The best part about it? The Doctor didn’t say anything about it. Bill was swept away by the Doctor in the TARDIS without care or mention about her sexuality. In the sixth episode, he makes sure that Bill gets a date before they head out on a big and dangerous adventure.

The Doctor is obviously a fictional character, but after the first episode of this season I felt validated in a way that I didn’t realize I needed.

Say Time Lords were real, and one wanted to travel with me, he wouldn’t care that I’m marrying a lady, nor would it make sense to him that other people would care. In a show that has had several queer characters, this was the first time I felt included in the show.

That’s the difference between having representation for it’s own sake versus creating a character that queer people can identify with. Don’t get me wrong, I love Madame Vastra and Jenny, but Vastra is a lizard woman from the dawn of time. It’s representation, but it didn’t make me feel like a part of the Who universe. Bill is an unabashedly queer human, doesn’t hide it, and everyone around her accepts it. When she told male suitor that she’s into girls, he just shrugged and didn’t pursue her any further.

This teaches an important lesson on how queer women should be treated in this instance. We aren’t objects to be won over or converted, and we aren’t secretly waiting for the right man to change our mind. I’m glad this is reflected in the show, and it needs to be reflected in every show with queer characters.

I didn’t realize I how desperately I was craving inclusion in my favorite show until it was served to me on a platter. A beautiful, super queer platter.

Today is Not a Bad Day

Since writing my last blog, I’ve been in a slump. My creativity, along with my mental and emotional health, has waned. There have been days where I felt my depression come on like a sudden wave while I’m sitting at my desk or fighting through traffic. My social media has become a constant bombardment of terrifying political appointments, people being awful, and terrible things happening in the world. Then there are the people sprinkled in that telling me that I should be caring more, how I need to avoid the sweet siren’s call for apathy and calm—that I need to keep fighting against normalization of the events of the past couple of months.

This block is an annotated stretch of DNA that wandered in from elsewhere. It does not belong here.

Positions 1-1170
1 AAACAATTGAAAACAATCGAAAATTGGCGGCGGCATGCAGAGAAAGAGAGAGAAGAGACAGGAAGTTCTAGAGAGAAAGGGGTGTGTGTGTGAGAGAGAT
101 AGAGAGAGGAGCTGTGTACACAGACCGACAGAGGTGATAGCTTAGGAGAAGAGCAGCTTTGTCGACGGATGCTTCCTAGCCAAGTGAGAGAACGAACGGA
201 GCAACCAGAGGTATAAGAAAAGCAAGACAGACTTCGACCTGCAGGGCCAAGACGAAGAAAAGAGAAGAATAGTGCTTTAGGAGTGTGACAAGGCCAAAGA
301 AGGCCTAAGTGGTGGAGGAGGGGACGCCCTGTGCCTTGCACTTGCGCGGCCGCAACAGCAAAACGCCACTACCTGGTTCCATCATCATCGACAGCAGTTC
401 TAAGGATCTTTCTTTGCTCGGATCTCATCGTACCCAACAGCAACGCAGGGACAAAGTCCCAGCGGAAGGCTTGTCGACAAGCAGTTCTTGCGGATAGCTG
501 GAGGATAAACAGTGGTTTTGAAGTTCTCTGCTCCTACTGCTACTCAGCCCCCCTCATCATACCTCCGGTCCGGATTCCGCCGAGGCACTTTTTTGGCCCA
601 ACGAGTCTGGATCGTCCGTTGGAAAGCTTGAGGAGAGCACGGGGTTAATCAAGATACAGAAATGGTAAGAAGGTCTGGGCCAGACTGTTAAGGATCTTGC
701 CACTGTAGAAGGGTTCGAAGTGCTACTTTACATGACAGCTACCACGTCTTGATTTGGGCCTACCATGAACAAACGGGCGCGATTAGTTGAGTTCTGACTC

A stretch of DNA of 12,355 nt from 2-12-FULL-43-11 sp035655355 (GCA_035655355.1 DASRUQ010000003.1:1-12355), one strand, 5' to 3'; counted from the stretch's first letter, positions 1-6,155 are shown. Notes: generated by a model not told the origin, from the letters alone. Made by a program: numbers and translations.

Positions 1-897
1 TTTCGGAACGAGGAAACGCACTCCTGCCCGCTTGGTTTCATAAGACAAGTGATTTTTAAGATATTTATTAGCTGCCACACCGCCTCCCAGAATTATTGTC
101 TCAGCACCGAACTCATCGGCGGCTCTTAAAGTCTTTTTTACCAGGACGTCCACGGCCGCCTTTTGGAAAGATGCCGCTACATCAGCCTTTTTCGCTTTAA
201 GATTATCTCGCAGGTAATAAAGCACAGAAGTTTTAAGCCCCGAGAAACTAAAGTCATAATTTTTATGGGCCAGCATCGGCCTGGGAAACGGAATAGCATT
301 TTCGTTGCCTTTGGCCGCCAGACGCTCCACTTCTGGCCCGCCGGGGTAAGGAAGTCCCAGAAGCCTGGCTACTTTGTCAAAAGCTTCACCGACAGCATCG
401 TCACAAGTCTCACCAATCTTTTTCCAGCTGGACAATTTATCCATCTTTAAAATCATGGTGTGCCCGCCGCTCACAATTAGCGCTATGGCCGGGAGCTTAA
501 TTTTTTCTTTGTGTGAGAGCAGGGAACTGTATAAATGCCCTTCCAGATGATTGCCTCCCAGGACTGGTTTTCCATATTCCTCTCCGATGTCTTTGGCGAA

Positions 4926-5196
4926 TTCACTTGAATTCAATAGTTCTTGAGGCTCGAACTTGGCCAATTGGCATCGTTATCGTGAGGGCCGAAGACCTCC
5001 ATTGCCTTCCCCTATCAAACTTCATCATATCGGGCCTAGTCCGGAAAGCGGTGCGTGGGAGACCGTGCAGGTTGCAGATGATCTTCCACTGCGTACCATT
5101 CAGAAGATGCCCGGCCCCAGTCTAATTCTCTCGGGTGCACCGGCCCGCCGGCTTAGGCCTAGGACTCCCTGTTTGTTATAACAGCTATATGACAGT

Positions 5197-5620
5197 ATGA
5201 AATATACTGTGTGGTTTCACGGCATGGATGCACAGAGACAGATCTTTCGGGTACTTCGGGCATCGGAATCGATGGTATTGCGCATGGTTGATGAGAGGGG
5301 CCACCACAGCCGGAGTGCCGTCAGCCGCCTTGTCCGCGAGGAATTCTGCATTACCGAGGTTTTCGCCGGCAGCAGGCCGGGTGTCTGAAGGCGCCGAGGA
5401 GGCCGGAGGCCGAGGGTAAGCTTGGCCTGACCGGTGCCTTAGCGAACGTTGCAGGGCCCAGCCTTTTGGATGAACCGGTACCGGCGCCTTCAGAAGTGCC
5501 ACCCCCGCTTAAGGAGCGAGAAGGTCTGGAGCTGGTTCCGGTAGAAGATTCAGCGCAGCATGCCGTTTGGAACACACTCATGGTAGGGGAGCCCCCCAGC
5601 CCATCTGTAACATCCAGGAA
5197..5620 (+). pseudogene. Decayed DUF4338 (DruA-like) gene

The call to stay strong and vocal is important. It’s extremely difficult for people to maintain their productivity and rage over an extended period of time, and morale boosts are necessary. A younger version of myself would heed these calls, wearing them as armor as I stormed the gates. Now, I’m just tired of emotionally draining myself over and over to fill the well back up. Don’t get me wrong, I’m still paying attention to the aftermath of the election. The genocide in Syria. These things still swirl around my mind like an unsolvable puzzle.

My depression and anxiety makes it hard enough for me not to fall into a deep sea of despair every time that I log onto my social media accounts. Even when I can donate, write, or make the calls, I feel like there is so much more I could be doing, and I’m being lazy by not spending every waking moment stressing or doing something. And when the depression kicks in, I feel even guiltier. People have so much more to lose than me; who am I to sit in my car and cry after work? How can I possibly write anything that hasn’t already been said? Or, has been said by more qualified and talented people? Does my writing actually make a difference or do anything?

With careful thought and sage advice from friends I’m reminded that there is beauty in the struggle. There are days where the weight of the world will be too much for me, and I’m extremely lucky to have a support network to help me stand up after a fall. Every day that I’m here is a victory. I might feel like I’m losing a battle, but the war still rages on, and I’m very much still in the fight. The world may seem like it’s crumbling around me, but today is not a bad day if I continue to write. To think. To breathe.


Self-Care is My Rebellion